Happy Friday and welcome back to On The Money, which is glad that the DNC’s 2020 convention won’t interfere with watching the Summer Olympics. I’m Sylvan Lane, and here’s your nightly guide to everything affecting your bills, bank account and bottom line.
THE BIG DEAL: President TrumpDonald John TrumpTrump announces North Dakota rally for June 27 Kim Kardashian on running for office: ‘Never say never’ State Dept. warns Americans of terrorist threat at World Cup MORE on Friday announced that the United States would impose tariffs on $50 billion in Chinese products, making good on a threat that has been months in the making.
The White House’s move is expected to ramp up trade tensions with Beijing and possibly risk a key cooperative partnership to help denuclearize the Korean peninsula.
“My great friendship with President Xi of China and our country’s relationship with China are both very important to me,” Trump said in a statement.
“Trade between our nations, however, has been very unfair, for a very long time. This situation is no longer sustainable,” he said. The Hill’s Vicki Needham and Max Greenwood break down the new tariffs here.
The nitty gritty: U.S. Trade Representative Robert LighthizerRobert (Bob) Emmet LighthizerMcConnell urges GOP senators to call Trump about tariffs Companies brace for trade war MORE released a list of 1,102 products that will be hit by the 25 percent tariff.
Lighthizer said the list “focuses on products from industrial sectors that contribute to or benefit from the “Made in China 2025” industrial policy, which include industries such as aerospace, information and communications technology, robotics, industrial machinery, new materials and automobiles.
The list does not include popular goods purchased by U.S. consumers such as cellphones or televisions, he said.
The first round of tariffs on 818 products worth $34 billion will go into effect on July 6, according to the US trade representative’s office (USTR). A second batch of 284 products valued at $16 billion will undergo further review.
China bashes “fickle” Trump, promises payback: China’s Commerce Ministry released a scathing statement expressing its firm opposition to the president’s move and accusing the Trump administration of being “fickle” and “provoking a trade war” by imposing massive tariffs on China.
“This move is not only damaging bilateral interests but also undermining the world trade order,” the statement said.
China said it would “immediately introduce taxation measures of the same scale and strength.”
“All the economic and trade achievements previously reached by the two parties will no longer be valid at the same time,” the statement said.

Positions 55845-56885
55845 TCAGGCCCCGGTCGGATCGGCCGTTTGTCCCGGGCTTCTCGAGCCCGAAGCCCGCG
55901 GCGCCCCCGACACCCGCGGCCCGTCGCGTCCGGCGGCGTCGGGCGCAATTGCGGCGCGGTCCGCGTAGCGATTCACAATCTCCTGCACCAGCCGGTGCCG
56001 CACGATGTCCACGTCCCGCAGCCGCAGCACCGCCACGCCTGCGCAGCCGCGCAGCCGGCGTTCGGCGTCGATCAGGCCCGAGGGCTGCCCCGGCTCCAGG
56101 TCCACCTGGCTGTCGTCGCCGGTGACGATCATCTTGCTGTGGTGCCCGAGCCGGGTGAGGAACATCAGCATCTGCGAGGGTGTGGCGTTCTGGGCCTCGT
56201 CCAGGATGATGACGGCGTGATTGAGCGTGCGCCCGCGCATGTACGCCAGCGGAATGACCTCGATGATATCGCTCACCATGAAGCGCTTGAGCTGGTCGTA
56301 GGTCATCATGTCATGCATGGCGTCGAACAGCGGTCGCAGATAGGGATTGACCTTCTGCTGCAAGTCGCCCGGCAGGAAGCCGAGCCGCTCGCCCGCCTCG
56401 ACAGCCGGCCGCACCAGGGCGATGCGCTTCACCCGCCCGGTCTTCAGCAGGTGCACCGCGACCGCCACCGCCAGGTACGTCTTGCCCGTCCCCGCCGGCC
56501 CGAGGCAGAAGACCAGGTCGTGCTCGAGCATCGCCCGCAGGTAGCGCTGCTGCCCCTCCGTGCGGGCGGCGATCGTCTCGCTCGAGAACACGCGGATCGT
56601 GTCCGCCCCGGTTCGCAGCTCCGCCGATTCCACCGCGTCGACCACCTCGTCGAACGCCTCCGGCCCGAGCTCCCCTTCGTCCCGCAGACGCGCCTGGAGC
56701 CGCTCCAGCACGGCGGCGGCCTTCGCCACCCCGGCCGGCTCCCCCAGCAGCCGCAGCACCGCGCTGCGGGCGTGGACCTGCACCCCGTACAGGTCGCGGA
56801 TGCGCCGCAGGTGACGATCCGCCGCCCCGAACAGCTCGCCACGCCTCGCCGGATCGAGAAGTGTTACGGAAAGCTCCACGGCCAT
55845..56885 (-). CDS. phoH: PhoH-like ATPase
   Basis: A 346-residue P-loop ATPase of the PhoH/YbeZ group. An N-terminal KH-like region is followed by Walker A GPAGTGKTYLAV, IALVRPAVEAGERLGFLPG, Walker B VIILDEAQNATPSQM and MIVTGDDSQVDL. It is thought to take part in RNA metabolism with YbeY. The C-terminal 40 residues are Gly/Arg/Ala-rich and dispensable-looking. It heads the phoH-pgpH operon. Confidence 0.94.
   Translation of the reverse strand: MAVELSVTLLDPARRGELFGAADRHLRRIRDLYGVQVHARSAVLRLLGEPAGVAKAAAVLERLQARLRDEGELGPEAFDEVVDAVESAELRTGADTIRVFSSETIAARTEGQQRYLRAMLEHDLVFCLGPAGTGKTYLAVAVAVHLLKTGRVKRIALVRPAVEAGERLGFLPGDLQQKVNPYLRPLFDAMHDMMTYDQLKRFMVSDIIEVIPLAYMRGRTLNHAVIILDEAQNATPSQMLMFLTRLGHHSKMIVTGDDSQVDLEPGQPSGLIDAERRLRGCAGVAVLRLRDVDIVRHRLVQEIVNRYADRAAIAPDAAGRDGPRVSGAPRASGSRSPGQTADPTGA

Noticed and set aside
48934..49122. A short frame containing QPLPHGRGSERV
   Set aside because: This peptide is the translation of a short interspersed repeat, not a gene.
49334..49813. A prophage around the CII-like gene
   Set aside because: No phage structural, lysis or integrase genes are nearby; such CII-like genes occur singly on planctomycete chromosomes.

- “Imposing tariffs places the cost of China’s unfair trade practices squarely on the shoulders of American consumers, manufacturers, farmers and ranchers. This is not the right approach.” – Tom Donohue, U.S. Chamber of Commerce president and CEO
- “Tariffs are the wrong answer to China’s ongoing discriminatory and damaging trade practices.” — Dean Garfield, president and CEO of the Information Technology Industry Council (ITI)
LEADING THE DAY
Canadians boycott US goods, Trump over tariffs: Canadians have started to boycott U.S. goods in the wake of President Trump’s war of words with Canadian Prime Minister Justin Trudeau and the recent steel and aluminum tariffs on Canada, the European Union, and Mexico.
CTV News reported on Thursday that Canadian shoppers were boycotting Florida oranges, Kentucky bourbon and California wine over the diplomatic rift.
Canadians have also employed hashtags such as #BoycottUSProducts, #BuyCanadian and #BoycottUSA.
Morgan Stanley: Tax refunds could increase by $62 billion next year: Tax refunds could increase by about $62 billion next year, the first year when taxpayers will file under the new tax code, according to a paper released this week by Morgan Stanley.
“With the change in taxes … American workers who generally overwithhold each year are now likely to be significantly overwithheld this year,” economists with the bank wrote.
President Trump signed a large reform bill last year that lowers tax rates and increases the standard deduction. The tax changes generally take effect for the 2018 tax year, meaning that they first apply to the tax returns that people file in early 2019.
Morgan Stanley estimated that, based on Joint Committee on Taxation data, that the tax law will lower personal income taxes by about $104 billion for the 2018 tax year. The Hill’s Naomi Jagoda breaks down the data here.
ON TAP NEXT WEEK
- SIFMA and The Clearing House host the 2018 Prudential Regulation Conference, featuring interviews with Comptroller of the Currency Joseph Otting and Federal Deposit Insurance Corporation Chairman Jelena McWilliams, 8 a.m.
- Senate Judiciary Committee: Hearing on the EB-5 investor visa program, 10 a.m.
NEXT WEEK’S NEWS, NOW
- President Trump is expected to announce his nominee to be the next Consumer Financial Protection Bureau director before the end of Thursday, the final day of Acting Director Mick Mulvaney’s term leading the agency. Trump is expected to pick either National Credit Union Administration Chairman Mark McWatters or George Mason University law professor Todd Zywicki, but other names have circulated as potential candidates.
- Senators will grill Commerce Secretary Wilbur Ross on Tuesday during a Finance Committee hearing on the Trump administration’s imposed and planned tariffs. Ross will be on the hotseat as concerned Republicans blast the president’s trade policies and seek clarity before tensions spiral into a trade war
GOOD TO KNOW
ODDS AND ENDS
Go to Source
Powered by WPeMatico